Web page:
The US entertainment giant is to remodel its 340 stores in the US and Europe and is considering rebranding them as Imagination Park.
The company has been inspired by Apple's iconic glass and granite stores which have been a hit with consumers.
Disney approached Jobs, who did not personally work on the Imagination Park concept, but encouraged the company to think way beyond a simple refurbishment.
"Dream bigger -- that was Steve's message," said Andy Mooney, chairman of Disney Consumer Products in the New York Times.
Jobs provided access to proprietary information about the development and operation of Apple's highly successful stores, and Disney executives visited Apple's research operation in California.
The Apple boss also suggested that Disney build a prototype store to perfect the new store concept, a costly exercise that most retailers shy away from.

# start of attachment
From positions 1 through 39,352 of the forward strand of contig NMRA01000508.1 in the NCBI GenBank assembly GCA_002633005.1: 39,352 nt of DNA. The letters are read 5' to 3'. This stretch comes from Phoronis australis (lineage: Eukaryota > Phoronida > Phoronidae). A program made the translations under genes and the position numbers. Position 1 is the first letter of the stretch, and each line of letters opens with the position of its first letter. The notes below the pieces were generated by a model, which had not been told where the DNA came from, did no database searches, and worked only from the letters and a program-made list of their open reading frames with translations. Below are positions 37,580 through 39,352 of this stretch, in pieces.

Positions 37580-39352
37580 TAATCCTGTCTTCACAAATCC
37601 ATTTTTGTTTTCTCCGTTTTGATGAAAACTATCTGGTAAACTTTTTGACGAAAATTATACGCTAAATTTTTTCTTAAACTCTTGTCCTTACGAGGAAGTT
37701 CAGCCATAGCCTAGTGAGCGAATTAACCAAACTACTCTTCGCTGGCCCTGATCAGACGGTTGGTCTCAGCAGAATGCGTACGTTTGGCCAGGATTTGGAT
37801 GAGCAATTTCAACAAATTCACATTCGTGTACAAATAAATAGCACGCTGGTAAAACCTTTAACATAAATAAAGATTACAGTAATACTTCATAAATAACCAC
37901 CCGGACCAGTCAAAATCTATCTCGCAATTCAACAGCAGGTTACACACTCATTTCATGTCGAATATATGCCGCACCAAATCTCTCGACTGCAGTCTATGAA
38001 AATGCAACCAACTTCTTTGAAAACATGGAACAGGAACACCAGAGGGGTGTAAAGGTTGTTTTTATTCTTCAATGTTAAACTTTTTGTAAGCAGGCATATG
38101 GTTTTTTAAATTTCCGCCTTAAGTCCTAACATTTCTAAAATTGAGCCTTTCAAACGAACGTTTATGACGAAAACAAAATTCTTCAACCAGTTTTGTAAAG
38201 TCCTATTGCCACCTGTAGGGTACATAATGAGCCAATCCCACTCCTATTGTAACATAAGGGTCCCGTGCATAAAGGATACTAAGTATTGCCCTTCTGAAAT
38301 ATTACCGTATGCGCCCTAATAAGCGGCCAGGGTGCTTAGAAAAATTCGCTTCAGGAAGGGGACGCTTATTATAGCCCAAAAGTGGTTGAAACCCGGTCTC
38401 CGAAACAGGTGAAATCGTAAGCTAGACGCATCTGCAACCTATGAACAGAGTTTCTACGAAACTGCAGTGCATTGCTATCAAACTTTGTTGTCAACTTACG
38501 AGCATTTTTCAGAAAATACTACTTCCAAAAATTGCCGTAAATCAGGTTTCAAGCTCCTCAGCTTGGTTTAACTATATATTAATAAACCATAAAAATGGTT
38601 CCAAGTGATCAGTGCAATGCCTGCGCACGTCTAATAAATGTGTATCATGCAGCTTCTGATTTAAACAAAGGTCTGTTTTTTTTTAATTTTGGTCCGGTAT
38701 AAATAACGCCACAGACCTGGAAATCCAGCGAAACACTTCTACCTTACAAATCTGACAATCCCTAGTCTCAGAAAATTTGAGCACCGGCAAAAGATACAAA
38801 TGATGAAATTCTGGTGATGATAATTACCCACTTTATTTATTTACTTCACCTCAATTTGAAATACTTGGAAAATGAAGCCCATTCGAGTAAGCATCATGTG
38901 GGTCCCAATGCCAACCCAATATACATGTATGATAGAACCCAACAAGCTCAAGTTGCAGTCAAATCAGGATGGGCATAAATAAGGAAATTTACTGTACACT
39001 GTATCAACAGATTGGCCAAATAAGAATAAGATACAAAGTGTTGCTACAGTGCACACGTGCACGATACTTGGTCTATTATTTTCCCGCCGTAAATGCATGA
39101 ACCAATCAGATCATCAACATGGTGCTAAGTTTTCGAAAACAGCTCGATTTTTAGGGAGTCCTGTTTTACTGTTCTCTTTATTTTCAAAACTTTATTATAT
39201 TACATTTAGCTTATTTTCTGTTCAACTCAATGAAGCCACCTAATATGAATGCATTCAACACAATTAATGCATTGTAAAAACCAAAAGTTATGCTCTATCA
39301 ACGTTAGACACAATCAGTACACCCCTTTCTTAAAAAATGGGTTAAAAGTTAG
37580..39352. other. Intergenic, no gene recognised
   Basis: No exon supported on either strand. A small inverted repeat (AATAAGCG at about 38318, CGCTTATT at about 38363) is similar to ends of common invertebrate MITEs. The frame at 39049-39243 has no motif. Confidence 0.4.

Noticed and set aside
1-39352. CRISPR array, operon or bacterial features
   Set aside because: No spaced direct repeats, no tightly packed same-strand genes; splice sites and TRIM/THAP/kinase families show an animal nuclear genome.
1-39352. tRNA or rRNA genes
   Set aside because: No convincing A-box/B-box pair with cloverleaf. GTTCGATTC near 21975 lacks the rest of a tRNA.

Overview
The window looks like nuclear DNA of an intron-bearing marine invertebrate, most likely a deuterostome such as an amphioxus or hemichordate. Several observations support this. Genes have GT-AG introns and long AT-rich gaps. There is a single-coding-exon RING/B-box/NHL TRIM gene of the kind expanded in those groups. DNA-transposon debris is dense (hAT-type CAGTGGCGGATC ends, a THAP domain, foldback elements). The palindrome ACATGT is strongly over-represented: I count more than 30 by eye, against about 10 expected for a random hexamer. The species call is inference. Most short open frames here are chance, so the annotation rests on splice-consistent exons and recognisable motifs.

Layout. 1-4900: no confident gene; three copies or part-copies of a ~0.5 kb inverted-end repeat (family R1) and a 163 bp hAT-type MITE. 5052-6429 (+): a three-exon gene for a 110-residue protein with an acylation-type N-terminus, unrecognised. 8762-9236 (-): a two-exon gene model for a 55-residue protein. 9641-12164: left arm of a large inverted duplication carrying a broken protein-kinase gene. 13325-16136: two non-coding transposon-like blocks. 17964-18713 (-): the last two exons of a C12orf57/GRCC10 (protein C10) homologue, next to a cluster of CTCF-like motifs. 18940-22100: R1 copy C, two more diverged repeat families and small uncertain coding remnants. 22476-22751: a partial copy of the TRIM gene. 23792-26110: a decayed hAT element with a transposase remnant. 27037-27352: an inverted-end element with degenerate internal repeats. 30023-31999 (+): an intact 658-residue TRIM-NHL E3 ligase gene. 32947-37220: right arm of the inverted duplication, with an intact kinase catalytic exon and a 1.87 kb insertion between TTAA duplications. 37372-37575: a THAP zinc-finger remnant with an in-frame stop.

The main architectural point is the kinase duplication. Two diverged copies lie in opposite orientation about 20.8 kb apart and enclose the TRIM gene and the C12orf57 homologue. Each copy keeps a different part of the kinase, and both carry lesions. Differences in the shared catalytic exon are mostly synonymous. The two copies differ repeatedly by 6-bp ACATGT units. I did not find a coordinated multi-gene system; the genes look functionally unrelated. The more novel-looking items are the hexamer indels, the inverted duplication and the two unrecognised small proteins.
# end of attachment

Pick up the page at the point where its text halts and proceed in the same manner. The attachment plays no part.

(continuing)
The stores will reportedly ditch the traditional approach of displaying endless rows of toys and apparel geared to Disney franchises in favour of high-tech innovations and an array of recreational activities.
The aim is increase dwell time among families in the expectation that children will be eager to the visit the stores and stay longer, boosting sales as a result.
The cost of the move has been estimated at $1m (£0.6m) a store to redecorate, reorganise and install interactive technology.
Other new features include theatres that will allow children to watch film clips, karaoke contests and live chats with Disney Channel stars via satellite.
Other interactive displays will include a magic mirror, which when a child walks by will trigger a computer-generated talking Cinderella.
On birthdays, a push of a button will kick start eight 13-foot-tall Lucite trees into life, which will crackle with video-projected fireworks and sound.
This article was first published on brandrepublic.com